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Question of the Month:
By Aron Moss
I've often heard the argument that there must be a G-d, because creation is so well designed there must be a designer. For example, the human brain is so complex, it must have a creator, so G-d must exist. That makes sense, but by using the same logic I can ask the question: Who created G-d?
Before creation, there was nothing but G-d. Nothing. When we say that G-d is the Creator, we don't just mean He created solid objects, like planets, trees and aardvarks. We mean He created everything. Any thing you can think of, every single existence on every plain and in every dimension, was once not, and G-d made it be.
That means that even concepts were created by G-d. G-d not only created the concrete universe, made up of gases, solids and liquids; He also created all of the abstract realities such as love, goodness, purpose and logic. These concepts did not exist before He created them.
One concept G-d introduced is the very concept of creation. G-d came up with the idea that you can have nothing, and make something out of it. The very notion that something has a beginning, a point at which it comes into existence, that notion itself was created by G-d. The concept didn't exist before. Just like there were no trees before G-d created the first tree, so too there were no beginnings before G-d created the first beginning.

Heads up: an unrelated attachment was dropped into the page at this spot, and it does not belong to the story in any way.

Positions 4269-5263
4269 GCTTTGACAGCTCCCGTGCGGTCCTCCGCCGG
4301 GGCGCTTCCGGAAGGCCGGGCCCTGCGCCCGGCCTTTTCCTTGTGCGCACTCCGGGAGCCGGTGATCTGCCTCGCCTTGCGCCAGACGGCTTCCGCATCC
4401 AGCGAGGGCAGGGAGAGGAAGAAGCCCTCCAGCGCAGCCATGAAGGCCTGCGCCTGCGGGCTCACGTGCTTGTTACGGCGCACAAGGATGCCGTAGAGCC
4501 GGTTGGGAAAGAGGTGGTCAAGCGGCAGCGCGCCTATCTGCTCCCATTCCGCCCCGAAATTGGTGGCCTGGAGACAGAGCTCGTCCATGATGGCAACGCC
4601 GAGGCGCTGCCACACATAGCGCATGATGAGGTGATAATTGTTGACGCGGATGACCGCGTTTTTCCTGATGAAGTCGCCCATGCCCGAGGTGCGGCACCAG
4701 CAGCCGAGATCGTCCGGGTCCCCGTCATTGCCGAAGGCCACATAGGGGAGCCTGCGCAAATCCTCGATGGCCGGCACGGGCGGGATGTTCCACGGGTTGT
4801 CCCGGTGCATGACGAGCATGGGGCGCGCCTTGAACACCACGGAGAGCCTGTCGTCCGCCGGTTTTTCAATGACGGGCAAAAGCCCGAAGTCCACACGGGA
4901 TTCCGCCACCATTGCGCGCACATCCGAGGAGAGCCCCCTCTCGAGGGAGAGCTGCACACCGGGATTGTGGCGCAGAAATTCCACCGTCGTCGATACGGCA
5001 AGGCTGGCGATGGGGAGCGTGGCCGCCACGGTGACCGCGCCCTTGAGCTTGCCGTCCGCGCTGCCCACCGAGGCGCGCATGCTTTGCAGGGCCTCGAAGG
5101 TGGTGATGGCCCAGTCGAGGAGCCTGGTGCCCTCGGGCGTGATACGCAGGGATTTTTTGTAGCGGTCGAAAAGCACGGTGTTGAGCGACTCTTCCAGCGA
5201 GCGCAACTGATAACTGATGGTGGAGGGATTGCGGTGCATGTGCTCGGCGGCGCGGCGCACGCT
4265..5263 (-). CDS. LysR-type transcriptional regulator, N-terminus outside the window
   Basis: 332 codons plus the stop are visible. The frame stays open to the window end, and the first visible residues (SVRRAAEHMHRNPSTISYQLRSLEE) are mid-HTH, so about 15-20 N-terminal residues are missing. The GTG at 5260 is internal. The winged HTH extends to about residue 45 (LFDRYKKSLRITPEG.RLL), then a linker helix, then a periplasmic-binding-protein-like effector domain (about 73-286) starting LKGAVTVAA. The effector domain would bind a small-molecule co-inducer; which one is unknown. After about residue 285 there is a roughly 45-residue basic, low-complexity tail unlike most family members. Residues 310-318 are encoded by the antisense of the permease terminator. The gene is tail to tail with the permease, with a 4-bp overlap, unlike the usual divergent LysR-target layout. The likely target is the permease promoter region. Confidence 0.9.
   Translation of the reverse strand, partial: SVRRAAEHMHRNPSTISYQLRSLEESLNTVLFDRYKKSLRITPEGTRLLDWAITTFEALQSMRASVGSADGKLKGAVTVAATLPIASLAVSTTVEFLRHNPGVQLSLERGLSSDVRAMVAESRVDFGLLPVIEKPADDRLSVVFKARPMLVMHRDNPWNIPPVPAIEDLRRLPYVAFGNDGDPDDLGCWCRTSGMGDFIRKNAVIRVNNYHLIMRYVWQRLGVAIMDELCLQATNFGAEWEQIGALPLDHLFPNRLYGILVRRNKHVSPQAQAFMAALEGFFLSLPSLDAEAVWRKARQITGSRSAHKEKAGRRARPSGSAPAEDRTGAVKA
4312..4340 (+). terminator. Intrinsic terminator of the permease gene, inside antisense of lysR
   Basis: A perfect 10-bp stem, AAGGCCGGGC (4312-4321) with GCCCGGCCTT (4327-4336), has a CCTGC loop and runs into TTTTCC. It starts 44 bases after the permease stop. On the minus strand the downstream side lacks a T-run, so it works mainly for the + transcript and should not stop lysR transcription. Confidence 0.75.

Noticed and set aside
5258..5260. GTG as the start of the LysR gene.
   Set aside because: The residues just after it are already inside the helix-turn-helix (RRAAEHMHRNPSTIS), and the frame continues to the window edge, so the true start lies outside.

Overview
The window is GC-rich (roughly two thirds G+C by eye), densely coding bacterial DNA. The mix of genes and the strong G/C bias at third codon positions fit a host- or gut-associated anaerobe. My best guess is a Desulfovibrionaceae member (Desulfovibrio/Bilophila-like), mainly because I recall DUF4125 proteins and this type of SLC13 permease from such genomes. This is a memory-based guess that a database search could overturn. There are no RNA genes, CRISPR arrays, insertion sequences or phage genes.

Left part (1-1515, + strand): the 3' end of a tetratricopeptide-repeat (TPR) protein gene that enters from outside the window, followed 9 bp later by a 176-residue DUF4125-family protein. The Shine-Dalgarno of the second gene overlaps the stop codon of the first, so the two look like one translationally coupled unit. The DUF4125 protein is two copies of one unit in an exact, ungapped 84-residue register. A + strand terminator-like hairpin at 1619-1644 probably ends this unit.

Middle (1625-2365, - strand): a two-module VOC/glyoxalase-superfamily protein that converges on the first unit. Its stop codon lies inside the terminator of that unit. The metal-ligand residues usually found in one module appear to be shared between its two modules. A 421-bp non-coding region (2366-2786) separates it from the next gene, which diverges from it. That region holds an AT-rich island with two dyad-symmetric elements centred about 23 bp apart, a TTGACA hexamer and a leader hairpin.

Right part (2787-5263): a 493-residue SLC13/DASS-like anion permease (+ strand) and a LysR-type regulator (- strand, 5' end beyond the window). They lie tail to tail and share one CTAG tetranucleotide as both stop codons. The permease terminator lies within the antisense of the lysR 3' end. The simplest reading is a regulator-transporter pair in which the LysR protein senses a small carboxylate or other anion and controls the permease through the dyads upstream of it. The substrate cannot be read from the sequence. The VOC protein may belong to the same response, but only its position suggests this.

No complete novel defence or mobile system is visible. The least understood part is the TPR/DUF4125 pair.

So your question is based on a false premise. You can't ask, "Who created G-d?", because the whole concept of creating was G-d's idea in the first place. There was no such thing as creation before G-d came up with it. Just as it is obvious that the person who made the first cartoon was not himself a cartoon, so too G-d who invented the concept of creation is not Himself a creation.
G-d, the Creator, never changes. He is always the same; He always was and always will be. Humans, created beings that we are, do not remain the same. We once were not, were brought into being, and will one day be no longer. And that is why humans are so special. Because as creations, we - you and I - have the power to change. That's the gift of being human.
from the December 2005 Edition of the Jewish Magazine
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